GHG emissions and other environmental impacts of indirect land use change mitigation

Sarah Gerssen - Gondelach*, Birka Wicke, Andre P C Faaij

*Corresponding author for this work

Research output: Contribution to journalArticleAcademicpeer-review


The implementation of measures to increase productivity and resource efficiency in food and bioenergy chains as well as to more sustainably manage land use can significantly increase the biofuel production potential while limiting the risk of causing indirect land use change (ILUC). However, the application of these measures may influence the greenhouse gas (GHG) balance and other environmental impacts of agricultural and biofuel production. This study applies a novel, integrated approach to assess the environmental impacts of agricultural and biofuel production for three ILUC mitigation scenarios, representing a low, medium and high miscanthus-based ethanol production potential, and for three agricultural intensification pathways in terms of sustainability in Lublin province in 2020. Generally, the ILUC mitigation scenarios attain lower net annual emissions compared to a baseline scenario that excludes ILUC mitigation and bioethanol production. However, the reduction potential significantly depends on the intensification pathway considered. For example, in the moderate ILUC mitigation scenario, the net annual GHG emissions in the case study are 2.3 MtCO2-eq yr-1 (1.8 tCO2-eq ha-1 yr-1) for conventional intensification and -0.8 MtCO2-eq yr-1 (-0.6 tCO2-eq ha-1 yr-1) for sustainable intensification, compared to 3.0 MtCO2-eq yr-1 (2.3 tCO2-eq ha-1 yr-1) in the baseline scenario. In addition, the intensification pathway is found to be more influential for the GHG balance than the ILUC mitigation scenario, indicating the importance of how agricultural intensification is implemented in practice. Furthermore, when the net emissions are included in the assessment of GHG emissions from bioenergy, the ILUC mitigation scenarios often abate GHG emissions compared to gasoline. But sustainable intensification is required to attain GHG abatement potentials of 90% or higher. A qualitative assessment of the impacts on biodiversity, water quantity and quality, soil quality and air quality also emphasizes the importance of sustainable intensification.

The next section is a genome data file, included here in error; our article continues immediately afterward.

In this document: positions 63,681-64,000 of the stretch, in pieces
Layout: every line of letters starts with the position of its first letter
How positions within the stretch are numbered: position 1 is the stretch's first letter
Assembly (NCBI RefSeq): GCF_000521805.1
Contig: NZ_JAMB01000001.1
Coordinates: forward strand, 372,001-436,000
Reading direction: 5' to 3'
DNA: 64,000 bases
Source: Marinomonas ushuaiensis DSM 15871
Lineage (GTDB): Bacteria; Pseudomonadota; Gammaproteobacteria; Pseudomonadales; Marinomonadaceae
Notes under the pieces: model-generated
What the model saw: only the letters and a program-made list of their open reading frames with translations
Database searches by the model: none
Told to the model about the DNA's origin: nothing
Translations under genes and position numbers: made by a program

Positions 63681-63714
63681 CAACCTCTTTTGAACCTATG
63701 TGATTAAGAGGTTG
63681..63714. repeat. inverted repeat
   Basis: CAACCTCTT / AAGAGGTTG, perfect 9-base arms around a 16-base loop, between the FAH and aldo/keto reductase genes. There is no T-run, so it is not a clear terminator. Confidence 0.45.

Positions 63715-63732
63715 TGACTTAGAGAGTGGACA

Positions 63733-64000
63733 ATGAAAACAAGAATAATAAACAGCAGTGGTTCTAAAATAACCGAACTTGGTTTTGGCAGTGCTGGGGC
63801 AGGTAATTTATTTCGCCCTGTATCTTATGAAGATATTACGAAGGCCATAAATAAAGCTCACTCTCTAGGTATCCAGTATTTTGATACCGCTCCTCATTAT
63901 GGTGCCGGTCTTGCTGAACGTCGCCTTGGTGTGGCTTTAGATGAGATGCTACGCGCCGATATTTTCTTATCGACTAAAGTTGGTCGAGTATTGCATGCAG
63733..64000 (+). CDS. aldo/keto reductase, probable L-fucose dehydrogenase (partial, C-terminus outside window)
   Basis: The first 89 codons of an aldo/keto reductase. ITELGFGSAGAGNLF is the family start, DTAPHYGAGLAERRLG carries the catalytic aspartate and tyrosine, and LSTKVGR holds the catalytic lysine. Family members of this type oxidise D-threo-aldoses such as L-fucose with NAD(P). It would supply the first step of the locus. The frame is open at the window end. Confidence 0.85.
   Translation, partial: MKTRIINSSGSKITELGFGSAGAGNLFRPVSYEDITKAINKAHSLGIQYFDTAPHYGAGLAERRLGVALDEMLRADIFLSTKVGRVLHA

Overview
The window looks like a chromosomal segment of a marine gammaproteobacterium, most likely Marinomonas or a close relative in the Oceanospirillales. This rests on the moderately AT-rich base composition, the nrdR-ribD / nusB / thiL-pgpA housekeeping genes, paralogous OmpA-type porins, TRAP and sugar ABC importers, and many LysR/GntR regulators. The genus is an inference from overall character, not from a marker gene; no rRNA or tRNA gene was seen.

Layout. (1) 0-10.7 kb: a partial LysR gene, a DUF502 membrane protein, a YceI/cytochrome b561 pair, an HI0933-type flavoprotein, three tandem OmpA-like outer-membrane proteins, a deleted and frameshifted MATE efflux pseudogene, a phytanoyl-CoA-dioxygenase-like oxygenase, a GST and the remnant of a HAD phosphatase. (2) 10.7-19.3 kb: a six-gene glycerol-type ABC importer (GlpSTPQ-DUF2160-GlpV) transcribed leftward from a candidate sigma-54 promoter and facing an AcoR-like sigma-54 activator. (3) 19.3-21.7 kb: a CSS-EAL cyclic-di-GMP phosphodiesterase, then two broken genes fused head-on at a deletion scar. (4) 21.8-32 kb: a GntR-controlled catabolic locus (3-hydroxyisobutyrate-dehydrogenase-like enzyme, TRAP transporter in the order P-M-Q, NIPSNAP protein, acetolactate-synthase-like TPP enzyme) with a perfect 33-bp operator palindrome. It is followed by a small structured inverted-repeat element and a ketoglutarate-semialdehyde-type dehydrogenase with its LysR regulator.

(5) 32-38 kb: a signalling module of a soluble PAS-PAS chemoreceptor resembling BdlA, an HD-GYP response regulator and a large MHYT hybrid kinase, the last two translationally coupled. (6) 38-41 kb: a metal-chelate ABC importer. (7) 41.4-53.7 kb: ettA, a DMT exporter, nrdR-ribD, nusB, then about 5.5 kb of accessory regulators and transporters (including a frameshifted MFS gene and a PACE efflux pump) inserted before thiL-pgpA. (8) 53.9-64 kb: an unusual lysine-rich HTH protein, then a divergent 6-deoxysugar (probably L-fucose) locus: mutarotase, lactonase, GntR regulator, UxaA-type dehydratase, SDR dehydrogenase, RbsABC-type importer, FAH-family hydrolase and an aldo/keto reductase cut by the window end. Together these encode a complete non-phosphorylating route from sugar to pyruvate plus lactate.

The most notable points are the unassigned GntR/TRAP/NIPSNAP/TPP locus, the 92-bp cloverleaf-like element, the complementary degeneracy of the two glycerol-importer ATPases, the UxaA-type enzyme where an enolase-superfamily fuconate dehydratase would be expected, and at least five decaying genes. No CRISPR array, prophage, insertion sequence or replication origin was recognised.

Original languageEnglish
Pages (from-to)725-742
JournalGCB Bioenergy [E]
Issue number4
Publication statusPublished - Apr 2017


  • Agricultural intensification
  • Agriculture
  • Bioenergy
  • Environmental impact assessment
  • GHG emissions
  • Indirect land use change mitigation and prevention
  • valorisation


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